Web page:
As far as EQ-ing is concerned, TOOM is all over the place.I had to do some post production work on it on quite a few tracks to lose the troublesome frequencies. Also very inconsistent mixing on TOOM, with the vocals sometimes up front and sometimes buried.Granted, MT vocals way up front, and some will dislike it.

By the way,I'm so glad they went back to mix 'Street Legal' again, as i had produced my own copy after i got the first CD. My fingers are itching to work on TOOM, if i only could get my hands on it.I actually don't blame Lanois. I suspect Dylan wanted to go somewhere with it, but failed.I'm pretty certain that Lanois would have created a much more transparant album. More like 'Oh Mercy' as it were.

Some excellent points, Ballynally.

Where I disagree is with TOOM: you say it’s all over the place, but to me that’s one of its charms. There is a LOT of variety in TOOM, slow ballads, blues shuffles, fast rock, a love song or two, the long talky funny number at the end. It’s a gorgeous album, lyrically it makes sense, and it doesn’t stick with the SAME BORING thing like MT does.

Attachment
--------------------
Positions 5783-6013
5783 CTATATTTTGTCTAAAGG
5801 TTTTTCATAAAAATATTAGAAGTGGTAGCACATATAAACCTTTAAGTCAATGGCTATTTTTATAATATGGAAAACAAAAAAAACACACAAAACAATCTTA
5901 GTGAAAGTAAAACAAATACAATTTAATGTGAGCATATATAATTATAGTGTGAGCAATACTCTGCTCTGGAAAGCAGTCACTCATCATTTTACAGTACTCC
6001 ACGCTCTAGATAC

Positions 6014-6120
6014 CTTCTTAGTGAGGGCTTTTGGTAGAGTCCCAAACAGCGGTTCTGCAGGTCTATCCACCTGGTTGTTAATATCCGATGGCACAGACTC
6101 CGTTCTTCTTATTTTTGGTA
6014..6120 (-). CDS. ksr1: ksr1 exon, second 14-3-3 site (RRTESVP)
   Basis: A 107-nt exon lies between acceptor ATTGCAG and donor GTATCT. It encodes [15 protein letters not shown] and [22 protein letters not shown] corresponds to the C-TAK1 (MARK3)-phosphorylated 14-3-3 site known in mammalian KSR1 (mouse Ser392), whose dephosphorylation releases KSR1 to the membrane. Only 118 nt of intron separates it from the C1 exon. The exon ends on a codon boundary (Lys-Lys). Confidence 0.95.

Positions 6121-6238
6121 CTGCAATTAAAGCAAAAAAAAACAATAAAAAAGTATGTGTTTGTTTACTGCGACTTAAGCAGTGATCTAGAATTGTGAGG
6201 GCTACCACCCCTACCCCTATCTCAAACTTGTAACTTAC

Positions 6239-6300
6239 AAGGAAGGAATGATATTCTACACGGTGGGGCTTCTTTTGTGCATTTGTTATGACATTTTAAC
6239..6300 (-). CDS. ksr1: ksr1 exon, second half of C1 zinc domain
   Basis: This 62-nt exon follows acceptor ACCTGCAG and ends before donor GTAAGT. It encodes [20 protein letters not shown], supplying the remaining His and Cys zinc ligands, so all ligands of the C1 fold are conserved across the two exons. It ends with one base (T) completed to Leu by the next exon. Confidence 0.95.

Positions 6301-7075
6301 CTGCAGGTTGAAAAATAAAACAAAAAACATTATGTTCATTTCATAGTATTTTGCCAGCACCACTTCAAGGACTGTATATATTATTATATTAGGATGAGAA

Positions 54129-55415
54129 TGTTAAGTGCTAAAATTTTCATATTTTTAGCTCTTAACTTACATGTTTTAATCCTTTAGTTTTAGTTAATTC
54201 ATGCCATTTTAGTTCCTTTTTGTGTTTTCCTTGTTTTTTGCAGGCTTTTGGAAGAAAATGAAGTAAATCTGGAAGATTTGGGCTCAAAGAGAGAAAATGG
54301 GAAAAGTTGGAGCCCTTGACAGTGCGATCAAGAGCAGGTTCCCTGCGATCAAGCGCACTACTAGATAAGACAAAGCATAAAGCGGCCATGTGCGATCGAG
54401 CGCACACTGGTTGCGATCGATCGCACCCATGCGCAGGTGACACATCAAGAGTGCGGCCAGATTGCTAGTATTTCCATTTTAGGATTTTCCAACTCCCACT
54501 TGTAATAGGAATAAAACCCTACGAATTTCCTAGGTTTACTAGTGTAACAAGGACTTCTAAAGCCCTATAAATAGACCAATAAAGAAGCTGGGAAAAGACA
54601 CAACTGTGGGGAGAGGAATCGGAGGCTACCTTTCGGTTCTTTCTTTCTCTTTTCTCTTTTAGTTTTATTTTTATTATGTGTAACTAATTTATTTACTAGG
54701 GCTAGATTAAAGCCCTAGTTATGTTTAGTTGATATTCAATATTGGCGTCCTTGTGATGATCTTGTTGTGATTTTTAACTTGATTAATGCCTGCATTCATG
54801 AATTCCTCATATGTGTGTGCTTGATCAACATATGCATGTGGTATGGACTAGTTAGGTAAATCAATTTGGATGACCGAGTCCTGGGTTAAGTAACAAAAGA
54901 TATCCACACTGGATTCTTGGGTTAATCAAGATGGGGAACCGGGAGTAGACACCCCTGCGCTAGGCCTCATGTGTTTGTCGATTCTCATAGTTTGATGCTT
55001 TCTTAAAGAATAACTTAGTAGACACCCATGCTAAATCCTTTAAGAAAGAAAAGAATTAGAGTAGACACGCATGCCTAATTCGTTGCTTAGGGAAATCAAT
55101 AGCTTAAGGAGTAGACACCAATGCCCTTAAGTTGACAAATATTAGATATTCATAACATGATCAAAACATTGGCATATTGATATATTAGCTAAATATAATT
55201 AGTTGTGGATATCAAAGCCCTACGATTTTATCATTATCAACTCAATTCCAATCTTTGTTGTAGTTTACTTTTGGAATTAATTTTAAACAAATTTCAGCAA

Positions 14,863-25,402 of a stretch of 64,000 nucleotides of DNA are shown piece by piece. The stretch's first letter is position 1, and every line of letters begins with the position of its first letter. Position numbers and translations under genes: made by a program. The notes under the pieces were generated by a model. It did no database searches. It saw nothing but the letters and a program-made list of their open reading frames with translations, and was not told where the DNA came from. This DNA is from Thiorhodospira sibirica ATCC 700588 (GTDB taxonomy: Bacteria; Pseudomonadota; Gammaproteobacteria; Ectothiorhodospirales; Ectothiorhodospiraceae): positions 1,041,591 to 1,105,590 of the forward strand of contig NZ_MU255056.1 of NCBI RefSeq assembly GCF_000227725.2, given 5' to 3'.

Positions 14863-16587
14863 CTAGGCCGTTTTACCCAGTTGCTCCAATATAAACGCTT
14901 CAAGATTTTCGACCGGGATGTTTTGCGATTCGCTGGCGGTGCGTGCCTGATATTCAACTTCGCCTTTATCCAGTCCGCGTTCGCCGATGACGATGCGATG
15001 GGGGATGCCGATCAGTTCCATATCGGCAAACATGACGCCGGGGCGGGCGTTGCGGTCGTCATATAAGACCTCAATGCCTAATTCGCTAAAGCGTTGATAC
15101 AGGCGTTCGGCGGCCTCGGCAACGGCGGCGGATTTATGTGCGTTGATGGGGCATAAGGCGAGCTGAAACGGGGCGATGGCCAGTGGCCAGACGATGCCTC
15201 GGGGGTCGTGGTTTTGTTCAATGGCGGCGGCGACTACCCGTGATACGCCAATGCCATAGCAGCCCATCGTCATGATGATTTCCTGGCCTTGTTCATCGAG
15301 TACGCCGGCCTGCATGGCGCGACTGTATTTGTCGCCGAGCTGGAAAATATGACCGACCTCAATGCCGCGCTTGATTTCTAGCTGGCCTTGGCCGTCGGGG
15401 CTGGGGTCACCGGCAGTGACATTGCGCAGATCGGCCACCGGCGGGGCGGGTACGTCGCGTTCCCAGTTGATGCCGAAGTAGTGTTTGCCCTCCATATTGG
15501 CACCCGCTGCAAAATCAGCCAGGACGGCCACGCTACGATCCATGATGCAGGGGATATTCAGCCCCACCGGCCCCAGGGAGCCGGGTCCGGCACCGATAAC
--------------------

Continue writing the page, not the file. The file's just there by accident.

I loved MT when it came out but find it difficult to go back to. Nettie Moore is gorgeous of course, but the blues numbers are just not “great Bob” to me. Each of the numbers would benefit from some PRUNING. Don’t try to say in 20 verses what can been said in 10.


Top
 Profile  
 
PostPosted: Tue May 22nd, 2012, 20:55 GMT 
Titanium Member
User avatar

Joined: Wed September 14th, 2011, 13:25 GMT
Posts: 9712
Location: Wherever I am welcome
edit: Now why'd you go and edit out your ojoke, dgsvoboda? 8)


Top
 Profile  
 
PostPosted: Tue May 22nd, 2012, 21:01 GMT 
User avatar

Joined: Fri May 14th, 2010, 00:58 GMT
Posts: 960
Jonnie Falafel wrote:
Modern Times was a crushing disappointment to me after L&T. It leans too heavily on 12 bar boogie stodge and the opener? Well why does everyone like that weedy horrible song? Is the title ironic I wonder. Like the riff of Spirit but it goes on too long. I guess it was worth it for Nettie Moore though.